Dumping and theft costing Salvation Army thousands of dollars


WATCH: The Salvation Army in the Comox Valley says theft and people leaving donations outside of business hours is costing the business thousands of dollars a year.

Just before daybreak on Thursday, a surveillance camera recorded a man jumping into a waste bin behind a Salvation Army thrift store in Comox.

He rummaged through both bins in front of the camera. One bin had wood products, the other metal. It’s a scene that repeats itself over and over.

“Pretty much every night, every single night,” said Dawn Borgen, operations manager for the Salvation Army in the Comox Valley. “I can come in here every morning and see the activity on our new surveillance system and people are either on foot and lots of people in vehicles.”

People are either stealing items that could make the Salvation Army money or leaving things that clearly aren?t meant as donations.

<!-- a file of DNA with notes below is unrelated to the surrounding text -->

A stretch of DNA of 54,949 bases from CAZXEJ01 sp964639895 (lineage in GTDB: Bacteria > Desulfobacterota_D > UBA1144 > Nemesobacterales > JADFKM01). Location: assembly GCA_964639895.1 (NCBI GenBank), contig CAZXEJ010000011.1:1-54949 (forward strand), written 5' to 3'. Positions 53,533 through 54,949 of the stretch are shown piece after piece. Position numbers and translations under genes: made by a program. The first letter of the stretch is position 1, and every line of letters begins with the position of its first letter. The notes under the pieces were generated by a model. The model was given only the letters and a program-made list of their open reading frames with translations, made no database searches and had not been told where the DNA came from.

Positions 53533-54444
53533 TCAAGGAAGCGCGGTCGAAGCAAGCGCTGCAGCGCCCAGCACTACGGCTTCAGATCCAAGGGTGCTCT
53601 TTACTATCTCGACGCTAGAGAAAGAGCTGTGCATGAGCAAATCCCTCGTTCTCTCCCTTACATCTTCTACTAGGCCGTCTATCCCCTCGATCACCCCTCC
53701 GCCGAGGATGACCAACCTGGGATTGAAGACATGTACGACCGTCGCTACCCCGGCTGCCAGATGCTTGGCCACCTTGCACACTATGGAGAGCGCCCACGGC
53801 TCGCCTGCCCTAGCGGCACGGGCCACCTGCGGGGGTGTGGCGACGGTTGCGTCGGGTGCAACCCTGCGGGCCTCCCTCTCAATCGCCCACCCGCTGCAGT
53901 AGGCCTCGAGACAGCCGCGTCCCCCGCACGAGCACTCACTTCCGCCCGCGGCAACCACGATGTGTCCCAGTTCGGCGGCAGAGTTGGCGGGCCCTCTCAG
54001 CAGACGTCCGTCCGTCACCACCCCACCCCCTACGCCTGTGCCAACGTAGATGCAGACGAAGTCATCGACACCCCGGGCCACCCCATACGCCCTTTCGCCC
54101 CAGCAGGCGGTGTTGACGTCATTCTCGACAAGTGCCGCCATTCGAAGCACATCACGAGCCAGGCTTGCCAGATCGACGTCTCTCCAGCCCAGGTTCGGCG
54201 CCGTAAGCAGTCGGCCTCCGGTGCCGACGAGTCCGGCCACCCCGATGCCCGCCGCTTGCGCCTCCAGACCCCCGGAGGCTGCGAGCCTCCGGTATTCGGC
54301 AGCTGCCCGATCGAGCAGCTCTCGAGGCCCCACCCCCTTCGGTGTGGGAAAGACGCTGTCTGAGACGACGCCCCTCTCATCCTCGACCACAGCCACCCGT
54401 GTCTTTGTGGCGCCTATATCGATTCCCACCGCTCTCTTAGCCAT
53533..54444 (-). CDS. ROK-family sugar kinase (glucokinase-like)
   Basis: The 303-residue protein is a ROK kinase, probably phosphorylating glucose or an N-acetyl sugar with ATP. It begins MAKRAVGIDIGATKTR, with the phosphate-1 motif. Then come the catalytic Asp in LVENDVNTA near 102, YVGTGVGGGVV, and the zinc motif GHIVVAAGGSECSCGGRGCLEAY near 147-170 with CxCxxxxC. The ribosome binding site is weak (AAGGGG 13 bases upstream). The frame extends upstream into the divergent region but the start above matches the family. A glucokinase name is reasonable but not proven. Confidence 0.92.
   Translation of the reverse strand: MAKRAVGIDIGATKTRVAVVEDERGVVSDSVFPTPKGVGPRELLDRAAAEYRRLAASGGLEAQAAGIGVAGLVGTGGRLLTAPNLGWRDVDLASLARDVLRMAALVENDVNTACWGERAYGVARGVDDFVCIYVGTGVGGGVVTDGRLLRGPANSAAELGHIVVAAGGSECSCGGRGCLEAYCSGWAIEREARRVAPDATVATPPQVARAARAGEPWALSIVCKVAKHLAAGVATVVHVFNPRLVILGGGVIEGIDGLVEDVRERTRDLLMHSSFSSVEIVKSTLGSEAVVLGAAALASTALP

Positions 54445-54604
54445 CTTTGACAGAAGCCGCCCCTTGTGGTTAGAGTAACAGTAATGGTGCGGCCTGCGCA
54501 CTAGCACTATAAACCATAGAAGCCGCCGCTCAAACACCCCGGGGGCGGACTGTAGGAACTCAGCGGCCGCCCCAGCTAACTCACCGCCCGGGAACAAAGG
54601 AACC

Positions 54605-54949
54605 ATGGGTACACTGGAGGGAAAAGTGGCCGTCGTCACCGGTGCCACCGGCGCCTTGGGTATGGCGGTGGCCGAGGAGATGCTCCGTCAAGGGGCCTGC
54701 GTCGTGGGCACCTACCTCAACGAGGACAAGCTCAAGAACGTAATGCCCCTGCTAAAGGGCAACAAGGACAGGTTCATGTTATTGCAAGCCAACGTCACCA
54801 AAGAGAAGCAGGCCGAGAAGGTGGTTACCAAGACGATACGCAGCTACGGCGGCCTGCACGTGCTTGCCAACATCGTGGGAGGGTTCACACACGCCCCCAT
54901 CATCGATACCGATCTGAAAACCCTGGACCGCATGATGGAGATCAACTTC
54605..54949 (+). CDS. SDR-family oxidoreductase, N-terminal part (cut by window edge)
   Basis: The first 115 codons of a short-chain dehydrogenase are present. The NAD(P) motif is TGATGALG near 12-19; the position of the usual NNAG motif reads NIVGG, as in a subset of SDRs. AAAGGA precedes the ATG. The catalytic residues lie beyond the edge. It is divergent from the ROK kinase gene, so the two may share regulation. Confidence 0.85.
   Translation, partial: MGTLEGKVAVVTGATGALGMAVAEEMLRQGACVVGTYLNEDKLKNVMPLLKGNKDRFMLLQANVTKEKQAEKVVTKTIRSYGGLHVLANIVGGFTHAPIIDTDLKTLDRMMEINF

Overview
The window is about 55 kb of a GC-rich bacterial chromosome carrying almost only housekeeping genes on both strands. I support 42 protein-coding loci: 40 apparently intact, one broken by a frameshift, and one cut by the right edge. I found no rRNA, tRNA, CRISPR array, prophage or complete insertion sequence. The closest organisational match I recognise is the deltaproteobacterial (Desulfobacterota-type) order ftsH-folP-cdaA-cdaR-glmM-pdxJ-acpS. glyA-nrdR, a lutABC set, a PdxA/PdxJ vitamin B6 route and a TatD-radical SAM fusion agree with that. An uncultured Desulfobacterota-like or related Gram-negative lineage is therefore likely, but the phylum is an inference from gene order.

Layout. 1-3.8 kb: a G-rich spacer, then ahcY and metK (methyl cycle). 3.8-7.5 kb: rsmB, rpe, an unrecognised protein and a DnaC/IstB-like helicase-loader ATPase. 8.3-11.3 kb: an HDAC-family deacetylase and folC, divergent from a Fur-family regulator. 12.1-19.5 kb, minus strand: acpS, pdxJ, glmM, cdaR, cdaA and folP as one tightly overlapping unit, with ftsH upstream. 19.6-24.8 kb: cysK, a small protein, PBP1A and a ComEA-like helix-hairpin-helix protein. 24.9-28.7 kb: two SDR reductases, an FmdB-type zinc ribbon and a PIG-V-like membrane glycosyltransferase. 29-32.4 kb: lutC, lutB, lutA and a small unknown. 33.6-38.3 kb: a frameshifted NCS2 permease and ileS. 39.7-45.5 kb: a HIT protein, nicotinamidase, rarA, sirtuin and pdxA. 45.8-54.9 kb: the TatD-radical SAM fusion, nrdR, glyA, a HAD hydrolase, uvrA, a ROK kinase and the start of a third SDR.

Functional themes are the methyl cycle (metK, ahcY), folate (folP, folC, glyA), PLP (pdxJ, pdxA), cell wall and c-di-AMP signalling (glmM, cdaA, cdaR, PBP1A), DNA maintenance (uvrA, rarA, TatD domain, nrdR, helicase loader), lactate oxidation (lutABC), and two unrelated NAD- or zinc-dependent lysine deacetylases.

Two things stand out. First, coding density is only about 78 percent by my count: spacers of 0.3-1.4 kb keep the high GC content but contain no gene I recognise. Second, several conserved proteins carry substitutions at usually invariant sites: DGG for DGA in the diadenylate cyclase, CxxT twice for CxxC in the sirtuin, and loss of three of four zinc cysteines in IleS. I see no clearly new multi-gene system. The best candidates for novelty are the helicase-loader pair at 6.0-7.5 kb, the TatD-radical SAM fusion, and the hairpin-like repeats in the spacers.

“Well, it?s very frustrating because people are causing us a tremendous amount of grief. They?re making a mess, they?re illegal dumping,” added Borgen.

And it?s all happening right under signs that say “No Dumping” and “Security Cameras in Use.” Another sign that asks people to make their donations during business hours.

But instead, staff arrive at work in the morning to find a mess. Donations either just dumped like it?s the dump or rummaged through by pickers in the night.

“When they drop their donations off after hours, it?s getting left outside and they are subject to the elements,” said the Salvation Army’s Community Ministries Director Brent Hobden. “They get rained on, they get picked through by people who are walking by and then in the morning, we?ve got a team of people who?ve got to come in and they face a mess.”

And much of it ends up having to go to the landfill costing the Salvation Army $60,000 a year in the Comox Valley alone.

“We usually sell about 50 per cent of what we receive,” added Hobden.

The problem of dumping is plaguing the Salvation Army across the island.

“It?s rampant across the island, whether it?s people stealing donations, whether it?s people dropping off after hours when we?re not open,” said Hobden.

He says drop-off bins are no longer an option because people either sleep in them or set them on fire.

Hobden encourages people who want to donate to do so during business hours.

Dean StoltzDean Stoltz

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